Netflix’s ‘A Jazzman’s Blues’ follows the story of a doomed romance between Bayou and Leanne. Despite their deep love for each other, they find themselves in situations that make it impossible for them to end up together. The movie revolves around their forbidden romance and the price they have to pay for pursuing it. The story takes a lot of turns, most of them heartbreaking, and the title aptly portrays that emotion, giving the audience a hint of what to expect before they are introduced to Bayou and Leanne. If you are wondering what ‘A Jazzman’s Blues’ title means and how it fits into the grander scheme of the story, then here’s what you should know about it.
A Jazzman’s Blues Meaning, Explained
Tyler Perry’s ‘A Jazzman’s Blues’ is a lot of things at once. It is a story about hatred as much as it is about love. It is a period drama that very strongly resonates with contemporary times. It is the story of two ill-fated people who can’t let go of their hope, despite all the hurdles placed in their path. Amidst these contrasting parts of the film, music remains the one thing that strings everything together, and that’s where the title comes into play.
Jazz is one of the most important parts of the film, driving the key elements of the story. Throughout Bayou’s life, no matter what struggles come along his way, music remains the one consistent thing that he can always lean on. For writer-director Perry, the importance of music in his own life is what found its way into his protagonists. “In moments of sadness, there was always music; and in moments of great happenings, there was always music and laughter and joy,” he said.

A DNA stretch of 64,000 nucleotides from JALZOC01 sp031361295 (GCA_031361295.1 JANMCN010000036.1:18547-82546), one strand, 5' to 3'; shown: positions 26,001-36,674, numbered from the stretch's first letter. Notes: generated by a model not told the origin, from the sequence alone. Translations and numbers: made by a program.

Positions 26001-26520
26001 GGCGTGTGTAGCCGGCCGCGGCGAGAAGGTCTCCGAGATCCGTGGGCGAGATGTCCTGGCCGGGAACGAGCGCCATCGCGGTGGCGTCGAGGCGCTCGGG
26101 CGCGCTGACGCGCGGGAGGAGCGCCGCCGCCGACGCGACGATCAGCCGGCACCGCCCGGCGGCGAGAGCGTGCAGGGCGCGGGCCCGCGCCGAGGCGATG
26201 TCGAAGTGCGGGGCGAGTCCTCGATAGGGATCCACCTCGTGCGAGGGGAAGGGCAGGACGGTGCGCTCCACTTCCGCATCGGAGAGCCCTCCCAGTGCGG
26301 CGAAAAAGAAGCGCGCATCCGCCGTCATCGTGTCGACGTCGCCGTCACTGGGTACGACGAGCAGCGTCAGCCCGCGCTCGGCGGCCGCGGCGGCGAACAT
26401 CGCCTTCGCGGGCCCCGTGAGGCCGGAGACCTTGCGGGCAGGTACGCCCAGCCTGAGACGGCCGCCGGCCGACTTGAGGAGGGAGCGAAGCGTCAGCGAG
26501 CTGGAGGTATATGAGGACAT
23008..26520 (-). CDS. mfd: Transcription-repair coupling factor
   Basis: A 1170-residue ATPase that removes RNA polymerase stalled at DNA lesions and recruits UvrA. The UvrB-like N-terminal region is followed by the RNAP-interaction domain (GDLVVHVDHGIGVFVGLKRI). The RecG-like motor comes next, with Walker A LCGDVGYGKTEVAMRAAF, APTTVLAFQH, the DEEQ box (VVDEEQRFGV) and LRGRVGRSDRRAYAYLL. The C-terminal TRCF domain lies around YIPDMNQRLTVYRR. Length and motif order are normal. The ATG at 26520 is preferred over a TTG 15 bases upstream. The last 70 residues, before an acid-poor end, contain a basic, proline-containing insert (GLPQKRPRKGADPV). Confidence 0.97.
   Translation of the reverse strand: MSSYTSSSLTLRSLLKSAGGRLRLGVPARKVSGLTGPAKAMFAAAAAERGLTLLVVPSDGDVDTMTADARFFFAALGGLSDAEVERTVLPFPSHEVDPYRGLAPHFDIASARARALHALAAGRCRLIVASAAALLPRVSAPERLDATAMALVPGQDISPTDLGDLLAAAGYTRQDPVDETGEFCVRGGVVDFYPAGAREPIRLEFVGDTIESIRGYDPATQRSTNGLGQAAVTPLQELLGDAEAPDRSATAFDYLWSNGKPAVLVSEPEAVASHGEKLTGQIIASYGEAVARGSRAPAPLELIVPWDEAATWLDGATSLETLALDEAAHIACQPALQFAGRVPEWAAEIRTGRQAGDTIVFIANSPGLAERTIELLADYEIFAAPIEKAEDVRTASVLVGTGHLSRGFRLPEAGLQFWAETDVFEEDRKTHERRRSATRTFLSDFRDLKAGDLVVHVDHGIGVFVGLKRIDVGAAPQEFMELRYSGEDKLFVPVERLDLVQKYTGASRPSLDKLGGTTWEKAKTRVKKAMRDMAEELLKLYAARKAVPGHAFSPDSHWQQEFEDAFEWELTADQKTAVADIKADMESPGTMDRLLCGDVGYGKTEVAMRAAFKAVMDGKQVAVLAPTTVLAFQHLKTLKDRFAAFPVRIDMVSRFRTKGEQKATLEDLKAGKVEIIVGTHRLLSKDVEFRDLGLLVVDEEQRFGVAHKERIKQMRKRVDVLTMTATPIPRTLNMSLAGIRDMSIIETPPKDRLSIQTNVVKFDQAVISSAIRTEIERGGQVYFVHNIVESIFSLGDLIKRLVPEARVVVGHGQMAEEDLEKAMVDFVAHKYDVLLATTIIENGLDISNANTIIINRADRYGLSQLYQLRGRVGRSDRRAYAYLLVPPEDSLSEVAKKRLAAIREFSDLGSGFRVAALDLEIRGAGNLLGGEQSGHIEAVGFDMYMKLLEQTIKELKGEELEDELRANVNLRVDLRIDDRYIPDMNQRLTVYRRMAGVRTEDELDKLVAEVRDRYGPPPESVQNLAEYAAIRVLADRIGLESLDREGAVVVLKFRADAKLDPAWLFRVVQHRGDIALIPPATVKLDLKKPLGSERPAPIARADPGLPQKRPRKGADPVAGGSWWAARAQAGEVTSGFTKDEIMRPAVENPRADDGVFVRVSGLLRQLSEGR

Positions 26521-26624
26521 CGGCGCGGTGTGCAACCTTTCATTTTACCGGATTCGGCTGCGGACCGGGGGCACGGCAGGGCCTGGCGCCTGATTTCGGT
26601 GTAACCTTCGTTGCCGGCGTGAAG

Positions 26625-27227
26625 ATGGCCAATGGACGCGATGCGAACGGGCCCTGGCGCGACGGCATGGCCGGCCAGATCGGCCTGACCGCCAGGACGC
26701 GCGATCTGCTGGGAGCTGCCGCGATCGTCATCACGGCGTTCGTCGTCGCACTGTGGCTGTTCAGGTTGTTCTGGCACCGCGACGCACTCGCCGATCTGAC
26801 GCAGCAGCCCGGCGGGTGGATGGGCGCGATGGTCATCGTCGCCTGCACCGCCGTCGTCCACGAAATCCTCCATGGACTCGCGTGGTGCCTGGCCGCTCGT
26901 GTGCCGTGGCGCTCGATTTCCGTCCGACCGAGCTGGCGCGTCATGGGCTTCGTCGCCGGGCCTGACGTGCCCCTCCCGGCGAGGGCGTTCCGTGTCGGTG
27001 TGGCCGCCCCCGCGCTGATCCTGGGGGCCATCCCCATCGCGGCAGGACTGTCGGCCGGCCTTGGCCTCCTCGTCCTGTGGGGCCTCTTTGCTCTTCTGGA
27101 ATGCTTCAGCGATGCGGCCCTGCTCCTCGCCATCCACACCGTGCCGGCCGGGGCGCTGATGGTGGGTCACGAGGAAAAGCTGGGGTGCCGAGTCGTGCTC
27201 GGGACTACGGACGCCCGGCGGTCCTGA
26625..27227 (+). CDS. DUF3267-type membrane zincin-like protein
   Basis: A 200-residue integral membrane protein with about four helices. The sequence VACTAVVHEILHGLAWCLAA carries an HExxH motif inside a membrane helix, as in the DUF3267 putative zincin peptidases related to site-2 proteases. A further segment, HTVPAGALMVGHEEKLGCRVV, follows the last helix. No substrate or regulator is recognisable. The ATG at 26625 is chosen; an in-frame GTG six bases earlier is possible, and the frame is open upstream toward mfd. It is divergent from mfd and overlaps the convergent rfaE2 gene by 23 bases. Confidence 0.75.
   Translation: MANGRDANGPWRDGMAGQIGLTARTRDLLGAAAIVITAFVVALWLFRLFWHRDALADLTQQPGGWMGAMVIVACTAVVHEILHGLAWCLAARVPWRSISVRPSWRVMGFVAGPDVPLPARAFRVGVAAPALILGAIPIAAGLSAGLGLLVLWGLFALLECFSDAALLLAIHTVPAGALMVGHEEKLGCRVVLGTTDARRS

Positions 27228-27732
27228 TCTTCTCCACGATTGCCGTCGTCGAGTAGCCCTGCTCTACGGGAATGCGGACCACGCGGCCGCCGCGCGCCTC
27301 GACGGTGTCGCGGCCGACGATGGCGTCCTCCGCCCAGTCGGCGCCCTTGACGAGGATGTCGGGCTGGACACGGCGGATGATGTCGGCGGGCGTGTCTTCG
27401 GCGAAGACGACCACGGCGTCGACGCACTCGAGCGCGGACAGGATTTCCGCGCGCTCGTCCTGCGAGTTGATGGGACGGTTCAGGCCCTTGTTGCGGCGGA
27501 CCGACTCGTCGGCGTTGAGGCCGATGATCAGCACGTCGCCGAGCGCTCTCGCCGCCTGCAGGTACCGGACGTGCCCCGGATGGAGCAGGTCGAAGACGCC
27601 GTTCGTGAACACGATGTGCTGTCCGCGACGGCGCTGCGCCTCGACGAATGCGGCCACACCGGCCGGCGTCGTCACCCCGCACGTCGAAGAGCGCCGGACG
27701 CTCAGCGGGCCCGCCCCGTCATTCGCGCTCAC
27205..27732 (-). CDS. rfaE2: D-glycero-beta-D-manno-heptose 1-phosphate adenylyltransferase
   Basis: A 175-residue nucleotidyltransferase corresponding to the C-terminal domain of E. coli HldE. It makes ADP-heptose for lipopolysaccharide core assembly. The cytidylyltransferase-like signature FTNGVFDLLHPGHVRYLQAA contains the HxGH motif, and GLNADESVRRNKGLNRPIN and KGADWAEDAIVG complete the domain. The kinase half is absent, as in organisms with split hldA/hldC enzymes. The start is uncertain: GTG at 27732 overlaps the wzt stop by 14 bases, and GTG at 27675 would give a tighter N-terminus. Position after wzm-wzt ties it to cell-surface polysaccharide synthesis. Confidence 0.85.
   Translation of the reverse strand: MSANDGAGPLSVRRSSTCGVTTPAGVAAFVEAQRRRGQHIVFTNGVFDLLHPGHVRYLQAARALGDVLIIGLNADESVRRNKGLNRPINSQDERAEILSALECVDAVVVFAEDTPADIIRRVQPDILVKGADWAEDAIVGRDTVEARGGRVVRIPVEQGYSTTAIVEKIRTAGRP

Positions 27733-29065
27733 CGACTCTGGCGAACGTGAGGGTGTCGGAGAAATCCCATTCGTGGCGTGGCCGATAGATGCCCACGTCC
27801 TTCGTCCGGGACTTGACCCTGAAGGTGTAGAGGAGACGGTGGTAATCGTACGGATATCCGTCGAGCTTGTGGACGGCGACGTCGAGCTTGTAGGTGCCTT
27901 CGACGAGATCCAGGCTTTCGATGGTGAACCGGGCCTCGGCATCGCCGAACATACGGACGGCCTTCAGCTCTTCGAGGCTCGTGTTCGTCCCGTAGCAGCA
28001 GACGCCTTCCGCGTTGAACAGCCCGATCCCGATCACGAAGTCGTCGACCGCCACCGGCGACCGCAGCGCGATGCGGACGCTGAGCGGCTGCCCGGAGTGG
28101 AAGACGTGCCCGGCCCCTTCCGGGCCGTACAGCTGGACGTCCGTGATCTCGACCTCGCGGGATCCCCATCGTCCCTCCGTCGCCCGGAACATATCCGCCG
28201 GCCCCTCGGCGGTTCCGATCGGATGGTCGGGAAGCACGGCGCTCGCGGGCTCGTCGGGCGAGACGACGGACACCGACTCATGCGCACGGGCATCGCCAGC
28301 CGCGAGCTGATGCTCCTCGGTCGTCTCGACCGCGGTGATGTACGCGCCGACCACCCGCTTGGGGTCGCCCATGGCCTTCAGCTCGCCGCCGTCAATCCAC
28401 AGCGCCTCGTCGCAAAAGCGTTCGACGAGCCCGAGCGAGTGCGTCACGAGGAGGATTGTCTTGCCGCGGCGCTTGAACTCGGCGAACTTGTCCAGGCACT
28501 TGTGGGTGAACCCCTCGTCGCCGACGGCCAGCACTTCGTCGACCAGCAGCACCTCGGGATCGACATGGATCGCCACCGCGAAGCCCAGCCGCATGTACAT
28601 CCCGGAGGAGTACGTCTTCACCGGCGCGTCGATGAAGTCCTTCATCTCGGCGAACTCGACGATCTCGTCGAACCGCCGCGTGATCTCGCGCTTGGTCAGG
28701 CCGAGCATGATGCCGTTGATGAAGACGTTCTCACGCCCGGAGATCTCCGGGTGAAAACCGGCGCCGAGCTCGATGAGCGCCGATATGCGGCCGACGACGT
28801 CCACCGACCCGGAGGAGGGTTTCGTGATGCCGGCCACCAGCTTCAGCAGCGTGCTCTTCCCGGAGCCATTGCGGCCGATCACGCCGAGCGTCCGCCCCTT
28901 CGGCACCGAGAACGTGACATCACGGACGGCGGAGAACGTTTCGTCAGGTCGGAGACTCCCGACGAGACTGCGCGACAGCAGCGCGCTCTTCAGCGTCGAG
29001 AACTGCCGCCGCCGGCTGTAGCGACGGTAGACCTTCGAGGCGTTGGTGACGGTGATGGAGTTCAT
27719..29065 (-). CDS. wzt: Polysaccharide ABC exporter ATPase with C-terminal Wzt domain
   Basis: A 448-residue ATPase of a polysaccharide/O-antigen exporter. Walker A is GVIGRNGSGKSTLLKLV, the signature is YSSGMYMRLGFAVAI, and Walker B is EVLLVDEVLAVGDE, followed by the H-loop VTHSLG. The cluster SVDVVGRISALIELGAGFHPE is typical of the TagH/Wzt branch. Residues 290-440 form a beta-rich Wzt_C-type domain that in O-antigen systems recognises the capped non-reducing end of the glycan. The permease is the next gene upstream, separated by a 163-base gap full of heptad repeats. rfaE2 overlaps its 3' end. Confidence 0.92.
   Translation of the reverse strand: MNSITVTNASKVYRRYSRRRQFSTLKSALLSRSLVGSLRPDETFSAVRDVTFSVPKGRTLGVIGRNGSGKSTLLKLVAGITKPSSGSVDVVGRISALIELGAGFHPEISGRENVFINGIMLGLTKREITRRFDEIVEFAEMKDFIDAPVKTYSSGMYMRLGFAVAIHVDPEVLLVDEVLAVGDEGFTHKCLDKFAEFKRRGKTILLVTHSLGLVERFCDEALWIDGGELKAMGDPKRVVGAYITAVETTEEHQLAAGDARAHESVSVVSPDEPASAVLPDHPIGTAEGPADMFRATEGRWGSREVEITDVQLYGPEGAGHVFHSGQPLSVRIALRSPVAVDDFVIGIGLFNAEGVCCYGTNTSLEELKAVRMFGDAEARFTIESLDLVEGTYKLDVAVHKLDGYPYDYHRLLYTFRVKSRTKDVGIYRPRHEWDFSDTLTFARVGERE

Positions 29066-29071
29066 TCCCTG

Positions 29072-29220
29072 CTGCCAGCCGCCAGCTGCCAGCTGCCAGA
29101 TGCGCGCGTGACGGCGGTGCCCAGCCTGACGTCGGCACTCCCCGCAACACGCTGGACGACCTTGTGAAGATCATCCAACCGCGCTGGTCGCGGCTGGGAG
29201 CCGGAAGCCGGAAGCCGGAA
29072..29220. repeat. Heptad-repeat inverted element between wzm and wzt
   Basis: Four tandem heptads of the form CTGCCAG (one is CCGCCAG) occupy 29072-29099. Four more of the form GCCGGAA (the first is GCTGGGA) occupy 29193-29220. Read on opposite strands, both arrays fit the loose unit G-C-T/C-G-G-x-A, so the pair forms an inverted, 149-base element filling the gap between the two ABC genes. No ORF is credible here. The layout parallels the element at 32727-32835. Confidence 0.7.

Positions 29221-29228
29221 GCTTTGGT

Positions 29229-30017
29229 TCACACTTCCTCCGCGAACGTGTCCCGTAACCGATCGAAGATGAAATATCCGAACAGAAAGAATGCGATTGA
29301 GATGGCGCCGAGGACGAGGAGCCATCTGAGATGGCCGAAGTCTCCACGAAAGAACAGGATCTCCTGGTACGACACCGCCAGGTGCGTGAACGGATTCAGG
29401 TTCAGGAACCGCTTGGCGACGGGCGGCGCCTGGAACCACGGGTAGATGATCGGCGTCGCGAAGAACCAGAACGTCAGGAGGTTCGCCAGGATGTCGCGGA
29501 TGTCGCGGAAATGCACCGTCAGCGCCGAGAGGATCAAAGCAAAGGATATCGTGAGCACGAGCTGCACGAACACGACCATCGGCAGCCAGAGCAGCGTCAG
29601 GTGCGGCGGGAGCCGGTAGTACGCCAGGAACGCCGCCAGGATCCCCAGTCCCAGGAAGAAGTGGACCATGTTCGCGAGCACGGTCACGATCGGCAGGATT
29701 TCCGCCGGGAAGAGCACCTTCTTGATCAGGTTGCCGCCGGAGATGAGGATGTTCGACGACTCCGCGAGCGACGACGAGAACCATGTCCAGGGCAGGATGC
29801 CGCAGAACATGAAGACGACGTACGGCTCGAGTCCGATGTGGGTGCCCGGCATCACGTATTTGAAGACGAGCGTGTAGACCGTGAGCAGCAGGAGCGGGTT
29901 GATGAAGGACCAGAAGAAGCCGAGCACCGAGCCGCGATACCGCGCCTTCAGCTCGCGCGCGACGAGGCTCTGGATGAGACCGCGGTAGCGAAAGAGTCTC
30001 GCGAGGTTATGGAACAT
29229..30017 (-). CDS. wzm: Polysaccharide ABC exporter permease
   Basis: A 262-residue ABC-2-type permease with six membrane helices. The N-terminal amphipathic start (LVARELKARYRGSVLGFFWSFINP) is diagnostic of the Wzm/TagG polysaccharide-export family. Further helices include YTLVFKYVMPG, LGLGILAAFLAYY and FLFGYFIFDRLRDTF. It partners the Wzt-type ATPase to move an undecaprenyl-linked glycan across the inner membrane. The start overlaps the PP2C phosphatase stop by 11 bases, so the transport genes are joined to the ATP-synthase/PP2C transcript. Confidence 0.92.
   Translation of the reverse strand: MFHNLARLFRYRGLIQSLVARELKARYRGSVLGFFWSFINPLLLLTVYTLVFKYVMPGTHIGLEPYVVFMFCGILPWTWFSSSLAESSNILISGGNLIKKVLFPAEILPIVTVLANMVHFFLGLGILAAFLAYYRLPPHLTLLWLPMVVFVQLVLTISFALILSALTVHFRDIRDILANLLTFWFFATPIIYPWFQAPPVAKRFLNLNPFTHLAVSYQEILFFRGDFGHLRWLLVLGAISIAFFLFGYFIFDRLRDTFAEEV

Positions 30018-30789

A lot of bad things happen to the characters in the film. Living as a black person in the Jim Crow era meant that their safety was hanging by a thread. In an environment where anything could easily be turned against them, lighting the fuse of a mob fuelled by hatred, Perry wanted his characters to have something that they could turn to as a reprieve. In the movie, Hattie Mae’s juke joint becomes that place. “It was a place of release, and you could really let go and let the music take your body. It was very important to me that the characters got a chance to have their safe place,” Perry explained.
Apart from its clear connection to jazz, the title also hints at the many ups and downs in Bayou’s life. The term “blues” represents the genre of music as well as the heartbreaking things that happen to Bayou. Perry was very specific about focusing on all the hardships that a black man in the 40s had to face living in a highly racist environment. Even before he falls in love with Leanne and faces the wrath of the world, Bayou’s life was marked by lovelessness. His father and brother treated him as an outcast, which further dictates the arc of his story towards the end.
In writing all of this, Perry wanted to create something that his audience, irrespective of their race, could relate to on different levels. Because so many things happen in the story and several issues are explored in its telling, the title needed to represent its core, and ‘A Jazzman’s Blues’ serves that purpose very well.
Read More: Is A Jazzman’s Blues Based on a True Story?